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Trip Report: Manu National Park, Peru 2006

From the Andes to the Lowland Rainforest


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Manu National Park is well known for its biodiversity. Over 1000 bird species make it a highlight for birders, but diversity in general is stunning for any taxonomic group, of both animals and plants. This trip was the best nature experience so far; we felt like visiting the heart of evolution, with its most diverse strategies for survival and each species trying to stay a leap ahead by either exploiting niches, co-evolving with food plants, competitors or enemies. Only the long-term stability of the Rainforest ecosystem (being mostly unaffected by ice ages and other climate changes) on the Eastern side of the Andes made the development of such a huge diversity of life and life-strategies possible. We hope that future generations will still be able to visit such stunning ecosystems.

On the trip we went through almost all ecosystems of Manu National Park, beginning at the edge of the rainforest or elfin forest, down to the cloud forest and proceeding even more down to the lowland rainforest. The high species diversity in Manu is partly attributed to the fact that Manu covers such a huge range of altitudes from approx. 3600 m down to only a few hundred meters, each with its typical and sometimes endemic species.

IncaNatura organized this trip for us, a company being specialized in ecotourism in Peru. Juan Carlos Cardenas was very helpful during the planning phase answering many questions. And Percy Avendaño was an excellent and patient guide, whom we would like to thank here. He did his best to show us as much as possible in only 6 days.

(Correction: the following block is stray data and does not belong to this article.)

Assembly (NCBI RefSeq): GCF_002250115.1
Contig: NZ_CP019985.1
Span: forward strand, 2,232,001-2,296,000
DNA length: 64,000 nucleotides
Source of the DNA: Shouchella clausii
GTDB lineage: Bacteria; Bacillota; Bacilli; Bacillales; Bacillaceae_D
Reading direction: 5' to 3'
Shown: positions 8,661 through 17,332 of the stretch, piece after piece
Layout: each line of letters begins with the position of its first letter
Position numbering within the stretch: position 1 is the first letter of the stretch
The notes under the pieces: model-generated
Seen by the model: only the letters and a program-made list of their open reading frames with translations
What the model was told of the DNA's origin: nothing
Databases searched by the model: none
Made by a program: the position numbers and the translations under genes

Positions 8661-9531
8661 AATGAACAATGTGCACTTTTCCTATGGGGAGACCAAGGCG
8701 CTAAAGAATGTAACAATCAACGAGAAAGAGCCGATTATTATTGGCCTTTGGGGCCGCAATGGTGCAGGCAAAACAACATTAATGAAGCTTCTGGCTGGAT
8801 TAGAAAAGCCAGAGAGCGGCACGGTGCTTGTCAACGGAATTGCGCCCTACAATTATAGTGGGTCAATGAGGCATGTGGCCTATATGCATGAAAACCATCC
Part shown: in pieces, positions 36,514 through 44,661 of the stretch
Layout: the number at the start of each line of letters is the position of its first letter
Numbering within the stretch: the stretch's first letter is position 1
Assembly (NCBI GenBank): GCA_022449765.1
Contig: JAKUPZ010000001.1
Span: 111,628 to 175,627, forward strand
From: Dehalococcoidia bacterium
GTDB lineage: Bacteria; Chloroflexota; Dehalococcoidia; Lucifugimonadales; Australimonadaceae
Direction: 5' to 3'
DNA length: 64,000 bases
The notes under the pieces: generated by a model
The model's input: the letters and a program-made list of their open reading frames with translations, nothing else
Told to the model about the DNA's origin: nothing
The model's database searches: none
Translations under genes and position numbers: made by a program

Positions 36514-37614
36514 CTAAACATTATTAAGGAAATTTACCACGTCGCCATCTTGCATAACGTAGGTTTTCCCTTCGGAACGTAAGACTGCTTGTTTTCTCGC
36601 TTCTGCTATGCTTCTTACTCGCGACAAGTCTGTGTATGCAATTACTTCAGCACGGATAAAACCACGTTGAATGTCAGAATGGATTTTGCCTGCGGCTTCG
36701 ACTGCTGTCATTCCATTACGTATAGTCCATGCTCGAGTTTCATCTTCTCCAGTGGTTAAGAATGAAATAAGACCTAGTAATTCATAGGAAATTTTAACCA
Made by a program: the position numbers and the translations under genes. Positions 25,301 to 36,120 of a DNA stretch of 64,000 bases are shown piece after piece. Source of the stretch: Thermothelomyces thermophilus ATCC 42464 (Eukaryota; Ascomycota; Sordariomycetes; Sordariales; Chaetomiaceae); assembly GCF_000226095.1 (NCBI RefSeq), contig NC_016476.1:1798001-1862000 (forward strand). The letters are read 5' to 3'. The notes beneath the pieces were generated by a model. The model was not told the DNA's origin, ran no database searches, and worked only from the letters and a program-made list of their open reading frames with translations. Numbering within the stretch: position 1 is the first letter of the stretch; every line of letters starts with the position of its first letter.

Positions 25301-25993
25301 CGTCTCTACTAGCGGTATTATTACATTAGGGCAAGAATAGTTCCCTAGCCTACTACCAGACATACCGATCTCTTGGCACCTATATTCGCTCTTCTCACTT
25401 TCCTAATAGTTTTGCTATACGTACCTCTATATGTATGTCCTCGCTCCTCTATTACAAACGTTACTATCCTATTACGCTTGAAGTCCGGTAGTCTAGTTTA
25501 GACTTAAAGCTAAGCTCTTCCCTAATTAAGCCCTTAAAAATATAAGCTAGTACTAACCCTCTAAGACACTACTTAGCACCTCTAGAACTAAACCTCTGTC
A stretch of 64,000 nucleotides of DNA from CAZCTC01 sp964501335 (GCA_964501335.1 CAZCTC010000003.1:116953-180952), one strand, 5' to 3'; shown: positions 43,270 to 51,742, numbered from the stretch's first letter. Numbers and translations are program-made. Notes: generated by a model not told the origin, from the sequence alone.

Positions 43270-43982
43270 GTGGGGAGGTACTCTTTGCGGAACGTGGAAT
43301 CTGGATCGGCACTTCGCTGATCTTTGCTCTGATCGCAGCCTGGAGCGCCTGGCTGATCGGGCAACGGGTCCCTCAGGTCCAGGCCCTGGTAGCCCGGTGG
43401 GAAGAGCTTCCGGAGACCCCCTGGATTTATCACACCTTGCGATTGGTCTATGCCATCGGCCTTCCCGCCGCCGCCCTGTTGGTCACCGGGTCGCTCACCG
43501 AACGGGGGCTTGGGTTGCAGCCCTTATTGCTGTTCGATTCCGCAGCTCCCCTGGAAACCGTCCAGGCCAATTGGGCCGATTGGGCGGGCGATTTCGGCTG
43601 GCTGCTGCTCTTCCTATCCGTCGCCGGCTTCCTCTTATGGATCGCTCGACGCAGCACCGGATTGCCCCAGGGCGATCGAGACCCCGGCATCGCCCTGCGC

Cusco, Laguna Huacarpay and Andes

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After leaving Cusco by car at 5:30h we reached the Huacarpay lagune half an hour later. Apart from various water birds we encountered several Giant Hummingbirds (Patagona gigas) feeding and defending their territories. Since I was especially interested in hummningbirds, we left the lagune after an hour trying to find further good spots for hummingbirds on our way through the Andes. We did find good spots for Bearded Mountaineer (Oreonympha nobilis), Tyrian Metaltail (Metallura tyrianthina smaragdinicollis) and others on the way to Paucartambo.

Manu National Park, near Tres Cruces

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On the way through the Andes, where we reached an altitude of approx. 3950 m, the landscape was dry and often rocky (in the higher altitudes dominated by Ichu grass). But only a few kilometers before reaching the edge of the rainforest, i.e. before reaching the eastern slopes of the Andes, the landscape was suddenly green again; apparently moisture from the rainforest occasionally swapped into the proximate valley of the Andes. When finally reaching the edge of the rainforest, clouds and cold moisture were suddenly surrounding us and the humidity was condensing to droplets on all trees, grass and lichens. The overwhelming humidity together with miniature trees and brushes, full with lichens and mosses, produced an atmosphere which is very well described by the term ďelfin forestĒ. Here at the upper edge of Manu National Park we stopped to have lunch and to take pictures of a Shining Sunbeam (Aglaeactis cupripennis ), a humming bird with rather long wings (which is typical for hummingbirds living in the thin air of the upper Andes). As flowers are scarce in the elfin forest, hummingbirds spend more time resting than elsewhere, thereby saving energy.

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After lunch we proceeded our descent and the forest became gradually denser and higher. When we reached the first tree ferns we knew that we had reached the cloud forest (upper montane rainforest). We had the luck to see a group of Woolly monkeys (Lagothrix lagotricha) which were slowly passing from tree to tree with their prehensile tails. Although we hoped to see a Quetzal we didnít have the luck to see one, but we saw a Highland Motmot (Momotus aequatorialis, unfortunaly too far away to take a good photograph). Soon later, we reached Cock of the Rocks-Lodge, where we would spend the night.